Research

How Sleep Affects Your Brain

Written by Sabine Downer

Normal sleep affects your brain by re-energizing cells in the body, clearing out waste in the brain, supporting learning and memory, and regulating mood, appetite, and libido [3]. Conversely, sleep deprivation (or extended wakefulness) can have many negative impacts on your brain. In addition to how sleep affects your brain, studies have also shown that sleep deprivation and disruptions like working the night shift can have many negative health effects on the body [1]. These risks include predisposition to certain cancers, diabetes, and heart disease.

Sleep is a very complex process. Briefly, the brain generates two types of sleep [3]. The first type is slow-wave sleep (SWS) which is also called deep sleep. The second type of sleep is rapid eye movement sleep (REM), also called dreaming sleep. Sleep occurs in phases of both SWS and REM, with most time spent in SWS. Different parts of the brain work to create the different types of sleep.

Slow-Wave Sleep: Slow brain waves, relaxed muscles, slow breathing, rest and recovery [3]

Rapid Eye Movement Sleep: Follows SWS, loss of consciousness, muscle paralysis, erratic heart rate and breathing, dreaming occurs, purpose is unknown [3]

Sleep deprivation can trigger complex changes in brain activity and connectivity [2]. Neural network instability from sleep deprivation can be especially impactful on your brain’s working memory functions. Brain changes from lack of sleep also lead to behavioral disruptions, especially in cognition. In some ways, the sleep deprived brain will work to compensate and preserve functions like task performance. The line between adaptive and maladaptive brain function in sleep deprived people can be hard to define. Indeed, much has yet to be learned about how the brain recovers from chronic sleep deprivation.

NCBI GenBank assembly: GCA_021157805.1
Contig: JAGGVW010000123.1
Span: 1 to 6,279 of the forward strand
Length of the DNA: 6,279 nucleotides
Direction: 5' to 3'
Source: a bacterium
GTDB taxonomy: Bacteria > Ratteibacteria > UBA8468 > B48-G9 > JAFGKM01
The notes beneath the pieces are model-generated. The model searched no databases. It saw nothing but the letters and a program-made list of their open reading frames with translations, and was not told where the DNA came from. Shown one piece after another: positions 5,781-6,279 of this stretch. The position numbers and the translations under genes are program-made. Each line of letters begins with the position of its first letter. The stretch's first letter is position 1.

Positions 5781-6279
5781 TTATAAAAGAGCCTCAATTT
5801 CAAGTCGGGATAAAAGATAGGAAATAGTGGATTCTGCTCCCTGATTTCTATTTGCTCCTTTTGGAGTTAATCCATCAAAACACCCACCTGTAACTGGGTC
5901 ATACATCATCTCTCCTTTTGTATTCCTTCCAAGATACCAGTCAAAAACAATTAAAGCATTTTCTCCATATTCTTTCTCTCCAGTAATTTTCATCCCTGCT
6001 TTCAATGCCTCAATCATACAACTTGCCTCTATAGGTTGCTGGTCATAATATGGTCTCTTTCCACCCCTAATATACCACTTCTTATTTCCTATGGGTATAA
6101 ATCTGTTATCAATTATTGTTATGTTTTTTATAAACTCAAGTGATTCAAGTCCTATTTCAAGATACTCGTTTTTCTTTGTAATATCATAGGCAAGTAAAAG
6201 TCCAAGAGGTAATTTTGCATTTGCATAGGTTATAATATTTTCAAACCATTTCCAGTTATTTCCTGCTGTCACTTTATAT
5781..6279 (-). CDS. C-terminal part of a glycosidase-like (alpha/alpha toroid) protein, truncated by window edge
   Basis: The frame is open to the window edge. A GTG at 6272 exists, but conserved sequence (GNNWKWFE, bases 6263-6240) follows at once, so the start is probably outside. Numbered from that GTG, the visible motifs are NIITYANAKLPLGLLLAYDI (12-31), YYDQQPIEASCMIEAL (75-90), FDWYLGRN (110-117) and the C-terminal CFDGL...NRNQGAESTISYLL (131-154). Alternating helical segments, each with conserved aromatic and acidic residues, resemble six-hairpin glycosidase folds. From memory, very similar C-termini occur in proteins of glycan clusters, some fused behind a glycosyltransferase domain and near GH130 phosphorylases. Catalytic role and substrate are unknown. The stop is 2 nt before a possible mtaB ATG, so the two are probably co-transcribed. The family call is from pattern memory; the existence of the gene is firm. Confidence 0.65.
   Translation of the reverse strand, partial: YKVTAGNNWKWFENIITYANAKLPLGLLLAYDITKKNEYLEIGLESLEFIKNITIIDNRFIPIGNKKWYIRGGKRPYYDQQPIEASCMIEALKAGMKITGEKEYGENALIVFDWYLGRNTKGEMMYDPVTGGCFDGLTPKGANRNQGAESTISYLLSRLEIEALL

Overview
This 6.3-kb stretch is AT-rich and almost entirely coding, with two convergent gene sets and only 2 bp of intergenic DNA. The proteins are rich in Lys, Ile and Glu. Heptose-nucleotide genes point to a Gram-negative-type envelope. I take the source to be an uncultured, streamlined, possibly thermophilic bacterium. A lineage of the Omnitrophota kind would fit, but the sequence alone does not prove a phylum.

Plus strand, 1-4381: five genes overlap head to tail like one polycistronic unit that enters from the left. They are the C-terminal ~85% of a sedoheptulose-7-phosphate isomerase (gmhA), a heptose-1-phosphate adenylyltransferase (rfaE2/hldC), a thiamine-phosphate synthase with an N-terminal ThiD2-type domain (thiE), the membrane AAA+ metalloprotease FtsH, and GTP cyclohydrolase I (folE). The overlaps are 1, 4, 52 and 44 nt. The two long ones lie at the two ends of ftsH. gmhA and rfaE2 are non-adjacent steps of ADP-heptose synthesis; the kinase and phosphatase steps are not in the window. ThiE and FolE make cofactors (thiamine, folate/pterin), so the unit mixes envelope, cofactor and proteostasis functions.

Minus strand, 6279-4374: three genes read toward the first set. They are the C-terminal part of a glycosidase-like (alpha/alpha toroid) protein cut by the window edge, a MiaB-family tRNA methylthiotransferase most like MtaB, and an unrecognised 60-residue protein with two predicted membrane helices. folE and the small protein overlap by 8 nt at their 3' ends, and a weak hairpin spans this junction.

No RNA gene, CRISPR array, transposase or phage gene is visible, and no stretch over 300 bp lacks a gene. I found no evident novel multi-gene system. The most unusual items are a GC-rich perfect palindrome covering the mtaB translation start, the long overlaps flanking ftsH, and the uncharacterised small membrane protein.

Researchers have learned that different parts of the brain are not equally impacted by sleep deprivation [2]. An individual’s unique genetics can also impact their response to lack of sleep. That means, for example, that some people may retain their attentiveness when sleep deprived but may suffer more impact to their learning and memory. What is certain is that sleep deprivation affects your brain’s neurologic and psychiatric functions overall. Whether you experience short-term sleep disruption or chronic sleep deprivation it does affect your brain in some adverse manner. That is why good sleep habits are a foundation of good health.

 

References

1- Downer, S. Long Term Effect of Working the Night Shift – Sleep Science News. Sleepsciencenews.com. Published 2018. Accessed June 20, 2021 from https://sleepsciencenews.com/long-term-effect-of-working-the-night-shift/

2- Krause AJ, Simon EB, Mander BA, et al. The sleep-deprived human brain. Nat Rev Neurosci. 2017;18(7):404-418. doi:10.1038/nrn.2017.55 Accessed June 20, 2021 from https://www.ncbi.nlm.nih.gov/pmc/articles/PMC6143346/

3- Peever, J, and Murray, BJ. What Happens In the Brain During Sleep? Scientific American Mind. 2015;26(5):70-70. doi:10.1038/scientificamericanmind0915-70a Accessed June 20, 2021 from ‌https://www.scientificamerican.com/article/what-happens-in-the-brain-during-sleep1/

 

Image: https://www.pexels.com/photo/photo-of-sleeping-man-3771069/ by Andrea Piacquadio from Pexels

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Sabine Downer

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